Some years ago a top Ford official was showing the late Walter Reuther through the very automated plant in Cleveland, Ohio and he said to him jokingly, “Walter, you’ll have a hard time collecting union dues from these machines and Walter said, “you are going to have more trouble trying to sell automobiles to them.” Both of them let it stop there. There was a logical answer to that . . . the owners of the machines could buy automobiles and if you increase the number of owners you increase the number of consumers.
Over hundred years ago Abraham Lincoln signed the Homestead Act. There was wide distribution of land and they didn’t confiscate anyone’s privately owned land. . . . We need an industrial Homestead Act. (Speech to Young Americans for Freedom, July 20, 1974.)
The implied lesson was ignored. Unions continued to push for higher fixed wages and benefits . . . and U.S. automakers either installed robots or shipped jobs to lower-wage countries. Detroit went from being a prosperous city in the heart of industrial America, to the poster child for urban dissolution. Detroit hasn’t merely decayed, it has decomposed, rotting from the inside out.
Contrary to Reagan’s statement, however, Reuther didn’t let it stop there. As he testified before Congress shortly before he was killed in an airplane crash,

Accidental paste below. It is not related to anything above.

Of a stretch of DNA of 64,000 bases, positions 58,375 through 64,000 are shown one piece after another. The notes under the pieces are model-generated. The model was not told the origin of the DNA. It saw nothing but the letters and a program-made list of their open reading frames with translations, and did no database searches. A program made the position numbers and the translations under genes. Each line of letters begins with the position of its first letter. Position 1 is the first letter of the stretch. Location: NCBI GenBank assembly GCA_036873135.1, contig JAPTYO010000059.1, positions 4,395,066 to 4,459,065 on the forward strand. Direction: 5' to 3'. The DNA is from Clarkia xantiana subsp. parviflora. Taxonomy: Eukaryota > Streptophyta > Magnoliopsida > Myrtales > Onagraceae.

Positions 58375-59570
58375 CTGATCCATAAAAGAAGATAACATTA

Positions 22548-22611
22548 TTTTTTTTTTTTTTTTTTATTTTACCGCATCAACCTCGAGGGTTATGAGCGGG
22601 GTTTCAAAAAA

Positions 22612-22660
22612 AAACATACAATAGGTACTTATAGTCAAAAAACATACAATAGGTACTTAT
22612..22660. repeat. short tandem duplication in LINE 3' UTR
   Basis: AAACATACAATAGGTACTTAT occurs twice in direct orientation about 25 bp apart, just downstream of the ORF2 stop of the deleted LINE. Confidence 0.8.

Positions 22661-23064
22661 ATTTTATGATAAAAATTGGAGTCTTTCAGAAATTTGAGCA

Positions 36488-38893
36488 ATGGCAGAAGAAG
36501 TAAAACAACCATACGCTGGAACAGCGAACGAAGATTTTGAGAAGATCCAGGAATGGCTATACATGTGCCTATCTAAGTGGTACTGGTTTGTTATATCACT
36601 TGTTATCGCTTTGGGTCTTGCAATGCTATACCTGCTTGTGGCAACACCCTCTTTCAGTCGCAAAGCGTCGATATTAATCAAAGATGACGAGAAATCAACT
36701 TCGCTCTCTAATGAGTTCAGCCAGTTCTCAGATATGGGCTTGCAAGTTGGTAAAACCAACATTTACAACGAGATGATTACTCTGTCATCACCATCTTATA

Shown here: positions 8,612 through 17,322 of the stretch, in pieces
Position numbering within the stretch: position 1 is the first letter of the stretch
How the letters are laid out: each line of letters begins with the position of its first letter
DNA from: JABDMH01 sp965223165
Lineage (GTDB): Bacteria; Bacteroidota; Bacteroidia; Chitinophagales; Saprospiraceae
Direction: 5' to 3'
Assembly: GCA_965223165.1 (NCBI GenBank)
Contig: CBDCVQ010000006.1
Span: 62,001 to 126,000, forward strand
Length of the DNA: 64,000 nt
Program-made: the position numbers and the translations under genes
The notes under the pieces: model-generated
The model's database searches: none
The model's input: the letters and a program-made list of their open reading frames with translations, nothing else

Profit sharing in the form of stock distributions to workers would help to democratize the ownership of America’s vast corporate wealth which is today appallingly undemocratic and unhealthy. The Federal Reserve Board recently published data from which it is possible to estimate the degree of concentration in the ownership of publicly traded stock held by individuals and families as of December 1962. Preliminary analysis of these data indicates that, despite all the talk of a “people’s capitalism” in the United States, little more than one percent of all consumer units owned approximately 70 percent of all such stock. Fewer than 8 percent of all consumer units owned approximately 97 percent—which means, conversely, that the total direct ownership interest of more than 92 percent of America’s consumer units in the corporation-operated productive wealth of this country was approximately 3 percent. Profit sharing in a form that would help to correct this shocking maldistribution would be highly desirable for that reason alone.… If workers had definite assurance of equitable shares in the profits of the corporations that employ them, they would see less need to seek an equitable balance between their gains and soaring profits through augmented increases in basic wage rates. This would be a desirable result from the standpoint of stabilization policy because profit sharing does not increase costs. Since profits are a residual, after all costs have been met, and since their size is not determinable until after customers have paid the prices charged for the firm’s products, profit sharing as such cannot be said to have any inflationary impact upon costs and prices. (Testimony before the Joint Economic Committee of Congress on the President’s Economic Report, February 20, 1967.)
A detailed proposal that would address the concerns of both workers and business owners (by turning workers into owners . . . .) can be found in the Capital Homesteading proposal of the Center for Economic and Social Justice (CESJ).